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P&C RPGS - Chapter 18, "I've Still Got Time ..."

P&C RPGS - Chapter 18, "I've Still Got Time ..."

A Chapter by dw817

This week we're going to go over the importance and "fun" of "sub-quests," that is, those little adventures you go on before you try and tackle the main one.



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Chapter 18: "I've Still Got Time ..."

Some details, ideas, and musings I've had experiencing effective RPGs and RPG Makers

© June 2019 Written by David Wicker
Please do not reprint without permission

Last week we went over the differences between a cooling off period for casting spells and actual magic points, pros and cons- literally.

This week we're going to go over the importance and "fun" of "sub-quests," that is, those little adventures you go on before you try and tackle the main one.

First off you should be aware that sub-quests are not useless. They are not something just to bide the time. And in some cases can be quite instrumental in helping players who may have "missed" something from the beginning.

An RPG if it is written well covers all territory. Even for the most inept or luckless, it should still be possible to get through and win the game no matter what. And sub-quests can help you get there.

There are no CONS to sub-quests so let's just look at the PROS of them.

[1] Expands the player's world slightly by exploring and adventuring into new territory.
[2] Always let the player 'grind' for exp points and items that may not be found elsewhere.
[3] Strengthens the character bonds with the NPCs who request they do these sub-quests.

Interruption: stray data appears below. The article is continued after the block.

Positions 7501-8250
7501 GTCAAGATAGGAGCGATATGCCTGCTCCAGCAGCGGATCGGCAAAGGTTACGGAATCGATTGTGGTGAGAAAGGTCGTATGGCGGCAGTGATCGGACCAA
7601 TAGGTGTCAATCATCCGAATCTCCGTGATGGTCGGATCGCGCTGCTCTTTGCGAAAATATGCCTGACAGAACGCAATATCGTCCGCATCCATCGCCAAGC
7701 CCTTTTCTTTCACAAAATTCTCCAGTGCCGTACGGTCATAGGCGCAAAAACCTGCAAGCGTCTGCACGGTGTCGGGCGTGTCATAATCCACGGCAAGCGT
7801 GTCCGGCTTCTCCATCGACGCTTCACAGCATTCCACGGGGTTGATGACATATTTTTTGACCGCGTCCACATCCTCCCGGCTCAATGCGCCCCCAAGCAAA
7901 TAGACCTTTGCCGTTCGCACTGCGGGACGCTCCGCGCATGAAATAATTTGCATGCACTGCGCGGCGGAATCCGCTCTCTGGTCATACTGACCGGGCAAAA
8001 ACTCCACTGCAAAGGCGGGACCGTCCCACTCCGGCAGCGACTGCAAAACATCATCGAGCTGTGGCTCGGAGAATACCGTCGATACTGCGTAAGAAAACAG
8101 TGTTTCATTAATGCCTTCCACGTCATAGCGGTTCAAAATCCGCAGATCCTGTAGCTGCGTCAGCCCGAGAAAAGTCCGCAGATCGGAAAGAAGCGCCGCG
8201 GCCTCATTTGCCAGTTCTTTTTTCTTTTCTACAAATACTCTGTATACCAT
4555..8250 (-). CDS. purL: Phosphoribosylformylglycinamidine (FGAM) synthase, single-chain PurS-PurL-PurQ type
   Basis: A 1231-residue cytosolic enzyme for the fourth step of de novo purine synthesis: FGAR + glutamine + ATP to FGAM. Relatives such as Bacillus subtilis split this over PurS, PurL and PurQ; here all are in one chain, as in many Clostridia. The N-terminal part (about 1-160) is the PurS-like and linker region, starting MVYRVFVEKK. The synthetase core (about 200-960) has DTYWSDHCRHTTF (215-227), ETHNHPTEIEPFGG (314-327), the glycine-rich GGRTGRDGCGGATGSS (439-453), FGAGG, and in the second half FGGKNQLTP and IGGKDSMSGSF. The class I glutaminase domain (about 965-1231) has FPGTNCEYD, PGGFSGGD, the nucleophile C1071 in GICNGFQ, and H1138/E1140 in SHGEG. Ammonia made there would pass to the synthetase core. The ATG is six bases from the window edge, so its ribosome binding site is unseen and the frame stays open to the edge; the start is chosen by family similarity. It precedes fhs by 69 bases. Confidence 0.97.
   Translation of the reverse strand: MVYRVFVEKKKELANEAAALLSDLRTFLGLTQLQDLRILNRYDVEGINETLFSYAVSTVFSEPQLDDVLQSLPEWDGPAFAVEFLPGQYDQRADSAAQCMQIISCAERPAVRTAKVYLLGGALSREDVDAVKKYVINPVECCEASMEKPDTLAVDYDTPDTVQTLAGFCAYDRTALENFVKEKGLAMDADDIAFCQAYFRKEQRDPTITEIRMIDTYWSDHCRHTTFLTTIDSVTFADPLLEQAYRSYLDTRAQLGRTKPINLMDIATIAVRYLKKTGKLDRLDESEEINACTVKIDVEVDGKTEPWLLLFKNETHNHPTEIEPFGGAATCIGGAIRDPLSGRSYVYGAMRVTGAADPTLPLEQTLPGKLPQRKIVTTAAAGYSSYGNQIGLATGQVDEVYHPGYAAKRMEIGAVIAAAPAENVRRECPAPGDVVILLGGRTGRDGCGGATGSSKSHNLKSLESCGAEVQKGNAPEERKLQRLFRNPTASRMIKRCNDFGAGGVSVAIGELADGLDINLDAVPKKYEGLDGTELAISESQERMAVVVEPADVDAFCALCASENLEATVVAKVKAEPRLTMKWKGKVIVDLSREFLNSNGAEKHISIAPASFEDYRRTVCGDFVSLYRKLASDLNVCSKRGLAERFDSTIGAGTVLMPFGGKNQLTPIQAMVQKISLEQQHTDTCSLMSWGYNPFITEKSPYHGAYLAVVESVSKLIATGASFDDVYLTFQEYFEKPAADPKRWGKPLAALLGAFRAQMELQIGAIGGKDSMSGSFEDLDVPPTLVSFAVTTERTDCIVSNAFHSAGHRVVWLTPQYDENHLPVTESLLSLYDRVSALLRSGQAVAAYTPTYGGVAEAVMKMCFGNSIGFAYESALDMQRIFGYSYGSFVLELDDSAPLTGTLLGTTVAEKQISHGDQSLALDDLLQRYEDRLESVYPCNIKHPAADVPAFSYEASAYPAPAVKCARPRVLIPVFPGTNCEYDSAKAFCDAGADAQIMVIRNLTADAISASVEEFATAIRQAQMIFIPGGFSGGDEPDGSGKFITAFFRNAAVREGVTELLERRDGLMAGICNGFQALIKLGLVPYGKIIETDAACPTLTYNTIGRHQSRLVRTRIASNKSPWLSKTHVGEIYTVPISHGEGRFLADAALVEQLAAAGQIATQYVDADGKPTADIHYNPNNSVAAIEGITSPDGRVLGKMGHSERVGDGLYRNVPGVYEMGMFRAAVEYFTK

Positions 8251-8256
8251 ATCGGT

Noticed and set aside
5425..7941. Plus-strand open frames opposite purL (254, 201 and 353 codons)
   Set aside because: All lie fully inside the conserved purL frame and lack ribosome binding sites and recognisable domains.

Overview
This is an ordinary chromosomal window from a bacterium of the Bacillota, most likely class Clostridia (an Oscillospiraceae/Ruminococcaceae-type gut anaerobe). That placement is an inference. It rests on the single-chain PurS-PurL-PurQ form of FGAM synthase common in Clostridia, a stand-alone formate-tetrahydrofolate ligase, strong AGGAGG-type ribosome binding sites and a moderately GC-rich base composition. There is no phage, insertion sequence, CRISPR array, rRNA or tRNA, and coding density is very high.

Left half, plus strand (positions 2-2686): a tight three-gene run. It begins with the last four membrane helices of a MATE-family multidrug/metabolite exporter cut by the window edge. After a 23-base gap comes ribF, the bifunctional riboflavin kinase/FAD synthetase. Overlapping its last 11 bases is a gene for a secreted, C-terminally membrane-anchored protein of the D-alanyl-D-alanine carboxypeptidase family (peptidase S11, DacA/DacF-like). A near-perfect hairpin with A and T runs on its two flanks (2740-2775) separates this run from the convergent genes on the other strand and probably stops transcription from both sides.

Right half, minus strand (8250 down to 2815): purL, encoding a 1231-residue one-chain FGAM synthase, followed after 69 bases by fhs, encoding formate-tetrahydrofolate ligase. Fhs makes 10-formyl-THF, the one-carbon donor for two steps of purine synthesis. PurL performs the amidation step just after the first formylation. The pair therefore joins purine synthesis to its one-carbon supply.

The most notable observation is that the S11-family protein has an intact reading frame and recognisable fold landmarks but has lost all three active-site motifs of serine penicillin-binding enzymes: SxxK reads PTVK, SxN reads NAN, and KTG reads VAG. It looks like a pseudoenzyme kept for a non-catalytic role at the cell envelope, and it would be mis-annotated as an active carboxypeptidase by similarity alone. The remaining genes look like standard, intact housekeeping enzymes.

[4] Once the sub-quest is complete - may reveal a useful item that greatly helps the player.

So sub-quests are important. It's also important to not just have the same sub-quest over and over again.

For instance, let's say, "Mattie May" the innkeeper asks the player to clear out the rats in her cellar. Okay, so that might be 6-rats, small in size, little in damage, and very small experience points. Your reward ? 50-gold coins from the innkeeper and a firm handshake of appreciation. A good start for the novice adventurer.

Later after you've gotten further in the main quest, you speak with her and she says the situation has changed, there are bigger rats now. So you go back down and now find 12-rats, medium in size, more in damage, and a bit more experience points, perhaps with the final victory treasure of an armor or shield that resists poisonous bites from the rats.

Your additional reward from the innkeeper might be 500-gold coins and her extended thanks as a hug.

You speak with her much later in the game and she says she can no longer go to the cellar because this godawful giant rat won't let her. This will be the third and final sub-quest for this location. You go back down for the last time and see this one huge rat with two medium lackey rats surrounded by bones of other smaller animals.

Now this battle is a mini-boss so you have one of the medium rats keep tossing cheese to the big rat to heal his hit points. The other rat keeps casting an "armor" spell on the boss rat making it difficult to do much damage to him.

If the boss rat is beaten but the two medium are still alive, they'll do a dangerous cross X attack for high damage and they will both ultimately revive the boss rat after time in a spell.

If only the left medium rat is beaten but the others are still okay then while the boss rat no longer gets his hits healed, the right medium rat can still beef up his armor with the "armor" spell. It's also possible that the right medium rat will resurrect the left medium rat over time.

If only the right medium rat is beaten but the others are still okay then while the boss rat no longer has his armor increased, the left medium rat can still heal his hit points with tossed bits of cheese.